Monday, August 12, 2019

Blog Backlog Catch-up: SE Peru 2 (Jungle Lodges) in August 2018

WINGS used to have a single, 17-day tour that combined the places I visited on the previous tour with this next tour. To do that, after Villa Carmen we’d just continue down the Upper Madre de Dios on a long boat ride to the next lodge, eventually finishing at Puerto Maldonado. It is thought that shorter tours are attractive to more participants (to Americans, anyway), and so I divided it in two, made each half a bit longer, and offered them back-to-back so that those with more time off can do what is now a three-week tour if you combine the two. This is so much better – we now have more time on the Kosñipata Road on the first tour, and a full week at a single jungle lodge on this tour.

Those of us who do both parts together do lose a day to start the second tour back in Lima; we fly back from Cusco on the last day of the first tour and have our intro meeting and dinner at our Lima hotel for the second tour, then the very next day fly to Puerto Maldonado (which often includes a short layover right back in Cusco).

But this year there was a logistical challenge. On Day 1 of this tour, when all participants have already arrived in Lima, there was an incident at the Lima airport that closed the runway for a few hours. (A jet had to land without its nose gear extended; a video was published here: This resulted in many canceled flights that afternoon, and hundreds of tourists headed to Cusco and Machu Picchu were stranded in Lima. To fix that situation and accommodate them, the airline simply bumped us off of our flight the next morning and put us on an afternoon flight to Puerto Maldonado. With all that extra time on our hands, I organized a taxi to take us to the Miraflores waterfront where we saw a bunch of birds we wouldn’t have otherwise seen, including these Belcher's Gulls in breeding plumage.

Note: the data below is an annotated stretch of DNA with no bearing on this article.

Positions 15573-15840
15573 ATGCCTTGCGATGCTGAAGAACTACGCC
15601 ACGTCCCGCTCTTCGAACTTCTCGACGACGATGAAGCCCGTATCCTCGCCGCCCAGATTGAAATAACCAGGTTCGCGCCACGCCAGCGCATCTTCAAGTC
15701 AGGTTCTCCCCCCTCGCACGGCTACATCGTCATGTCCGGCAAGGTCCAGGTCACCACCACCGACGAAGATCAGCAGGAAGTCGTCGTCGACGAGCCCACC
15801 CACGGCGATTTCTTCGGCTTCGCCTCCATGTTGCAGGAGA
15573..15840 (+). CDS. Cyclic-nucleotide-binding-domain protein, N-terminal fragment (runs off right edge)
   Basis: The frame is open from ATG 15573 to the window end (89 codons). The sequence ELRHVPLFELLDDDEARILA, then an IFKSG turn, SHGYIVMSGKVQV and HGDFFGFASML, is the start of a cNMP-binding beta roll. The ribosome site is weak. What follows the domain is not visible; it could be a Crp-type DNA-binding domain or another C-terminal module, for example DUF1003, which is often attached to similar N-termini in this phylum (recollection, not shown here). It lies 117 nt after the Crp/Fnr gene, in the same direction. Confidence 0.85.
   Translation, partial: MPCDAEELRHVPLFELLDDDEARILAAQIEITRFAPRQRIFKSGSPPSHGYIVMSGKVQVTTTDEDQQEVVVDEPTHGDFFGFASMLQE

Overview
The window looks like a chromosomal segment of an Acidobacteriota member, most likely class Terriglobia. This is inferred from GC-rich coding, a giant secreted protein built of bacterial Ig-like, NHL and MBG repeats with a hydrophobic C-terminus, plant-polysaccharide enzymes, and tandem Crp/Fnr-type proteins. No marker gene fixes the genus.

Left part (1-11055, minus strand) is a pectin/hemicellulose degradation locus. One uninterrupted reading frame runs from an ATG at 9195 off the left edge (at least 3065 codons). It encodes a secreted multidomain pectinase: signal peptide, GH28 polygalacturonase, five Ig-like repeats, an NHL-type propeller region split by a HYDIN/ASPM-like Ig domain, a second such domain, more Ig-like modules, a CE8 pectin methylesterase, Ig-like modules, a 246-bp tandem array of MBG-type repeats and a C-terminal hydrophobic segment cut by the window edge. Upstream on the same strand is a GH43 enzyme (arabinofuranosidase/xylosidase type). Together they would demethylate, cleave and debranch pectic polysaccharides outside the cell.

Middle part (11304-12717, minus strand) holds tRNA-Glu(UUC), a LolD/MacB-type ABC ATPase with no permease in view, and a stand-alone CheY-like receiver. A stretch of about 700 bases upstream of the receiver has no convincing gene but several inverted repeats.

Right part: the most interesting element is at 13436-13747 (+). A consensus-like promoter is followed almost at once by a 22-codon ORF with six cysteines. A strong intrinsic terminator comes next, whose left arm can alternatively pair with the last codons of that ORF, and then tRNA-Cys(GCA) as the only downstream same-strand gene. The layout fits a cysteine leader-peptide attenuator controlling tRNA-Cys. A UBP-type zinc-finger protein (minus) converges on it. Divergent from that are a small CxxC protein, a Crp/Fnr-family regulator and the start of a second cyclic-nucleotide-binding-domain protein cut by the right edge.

Belcher's Gull

We finally made it to Puerto Maldonado, but in the late afternoon of Day 2, much too late to get on our boat and motor the several hours up to Los Amigos Biological Station. So our ground agent booked us a night in the main hotel in town. But another snafu presented itself: with the flight being completely booked full (everyone on the plane had been bumped), the airline decided the jet was too heavy to accommodate any cargo, so there was no luggage delivered. We were told it would arrive the next afternoon on the same flight number. But we were leaving early in the morning on Day 3 for Los Amigos, and the luggage wouldn’t arrive in time to get a boat that afternoon. It would have to catch up with us on Day 4 if everything went as promised.

On Day 3 we had a very good morning boat ride to Los Amigos without the usual hurry to get there before dark fell. These roosting Sand-colored Nighthawks were one of the better sightings.
Sand-colored Nighthawk